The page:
• Managing complex estates: If the estate is complex with multiple assets, beneficiaries, debts or legal considerations, a solicitor’s expertise becomes even more valuable. They can handle intricate estate structures such as trusts, businesses or international assets and guide you through the specific legal requirements associated with such complexities.
  • Expert guidance: A solicitor can provide professional guidance and advice tailored to your specific situation. They can address your concerns, answer your questions and provide personalised recommendations throughout the estate administration process, giving you peace of mind and confidence in the decisions made.
  • Legal protection: Engaging a solicitor provides an additional layer of legal protection. They have professional indemnity insurance, which can offer financial coverage in case of errors or negligence in their handling of the estate administration.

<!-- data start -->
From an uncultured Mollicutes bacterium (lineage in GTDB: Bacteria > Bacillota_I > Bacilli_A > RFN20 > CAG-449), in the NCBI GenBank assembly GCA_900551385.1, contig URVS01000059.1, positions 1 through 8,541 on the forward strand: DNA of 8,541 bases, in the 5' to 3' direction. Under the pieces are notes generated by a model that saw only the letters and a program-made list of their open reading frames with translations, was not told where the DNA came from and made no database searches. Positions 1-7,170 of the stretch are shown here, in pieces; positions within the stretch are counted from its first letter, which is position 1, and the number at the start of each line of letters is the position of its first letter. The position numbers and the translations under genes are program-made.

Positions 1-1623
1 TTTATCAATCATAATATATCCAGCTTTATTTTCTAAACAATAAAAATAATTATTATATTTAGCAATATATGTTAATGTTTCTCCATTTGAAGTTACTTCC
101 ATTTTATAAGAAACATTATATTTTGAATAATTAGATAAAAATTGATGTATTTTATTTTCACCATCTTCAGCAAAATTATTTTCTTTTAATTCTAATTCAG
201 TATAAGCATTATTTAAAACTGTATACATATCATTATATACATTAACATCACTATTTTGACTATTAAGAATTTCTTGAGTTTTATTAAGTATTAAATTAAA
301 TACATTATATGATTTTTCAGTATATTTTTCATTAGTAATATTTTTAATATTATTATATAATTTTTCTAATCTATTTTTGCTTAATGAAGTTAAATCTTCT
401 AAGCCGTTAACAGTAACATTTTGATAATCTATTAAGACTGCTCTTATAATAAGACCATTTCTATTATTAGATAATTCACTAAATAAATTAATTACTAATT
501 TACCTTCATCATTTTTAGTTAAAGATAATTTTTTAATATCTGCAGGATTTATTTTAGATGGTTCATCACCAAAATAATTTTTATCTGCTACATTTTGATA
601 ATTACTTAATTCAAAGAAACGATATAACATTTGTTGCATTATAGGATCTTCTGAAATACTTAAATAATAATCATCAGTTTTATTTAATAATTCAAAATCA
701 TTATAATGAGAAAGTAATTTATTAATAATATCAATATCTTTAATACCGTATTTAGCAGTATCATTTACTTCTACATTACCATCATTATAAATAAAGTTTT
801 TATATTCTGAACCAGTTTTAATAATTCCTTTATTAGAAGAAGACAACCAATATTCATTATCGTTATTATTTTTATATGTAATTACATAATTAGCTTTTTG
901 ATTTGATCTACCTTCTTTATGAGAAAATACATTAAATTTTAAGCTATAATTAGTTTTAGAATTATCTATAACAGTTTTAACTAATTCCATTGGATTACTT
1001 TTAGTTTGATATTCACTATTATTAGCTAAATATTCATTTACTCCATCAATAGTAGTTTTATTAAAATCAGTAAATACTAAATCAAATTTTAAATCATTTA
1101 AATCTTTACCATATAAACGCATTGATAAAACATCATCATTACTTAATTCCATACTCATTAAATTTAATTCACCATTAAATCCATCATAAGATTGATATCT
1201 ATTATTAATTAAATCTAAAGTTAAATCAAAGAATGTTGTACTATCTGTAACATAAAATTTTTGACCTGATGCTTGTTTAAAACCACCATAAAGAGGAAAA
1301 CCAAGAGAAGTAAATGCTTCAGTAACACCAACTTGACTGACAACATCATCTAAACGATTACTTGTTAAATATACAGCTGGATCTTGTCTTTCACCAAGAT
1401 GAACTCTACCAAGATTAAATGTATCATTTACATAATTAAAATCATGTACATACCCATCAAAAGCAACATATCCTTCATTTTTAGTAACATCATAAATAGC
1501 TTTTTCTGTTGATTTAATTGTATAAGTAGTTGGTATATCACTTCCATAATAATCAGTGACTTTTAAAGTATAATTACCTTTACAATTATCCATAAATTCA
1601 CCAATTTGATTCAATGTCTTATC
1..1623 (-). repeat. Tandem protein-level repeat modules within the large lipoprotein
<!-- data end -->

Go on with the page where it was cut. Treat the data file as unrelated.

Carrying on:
While it is possible to administer an estate without a solicitor, seeking professional assistance can help ensure a smoother, more efficient process and reduce the potential for expensive mistakes or disputes.

Why choose Price Slater Gawne? 

Each estate is unique, so it’s advisable to assess your specific circumstances and consult with a solicitor to determine the best course of action.

Our specialist team is experienced in many different aspects of estate administration. If you would like to speak to a member of our team, please contact 03333 058375 or email WealthProtection@psg-law.co.uk

Meet the Team

  • Laura Bywater

    Partner, Head of Wealth Protection

    Laura Bywater

    t:07939 121341

    e: laura.bywater@psg-law.co.uk

  • Gareth Williams

    Partner, Court of Protection & Wealth Protection

    Gareth Williams

    t:07497 839796

    e: gareth.williams@psg-law.co.uk

  • Nina Sperring

    Partner, Wealth Protection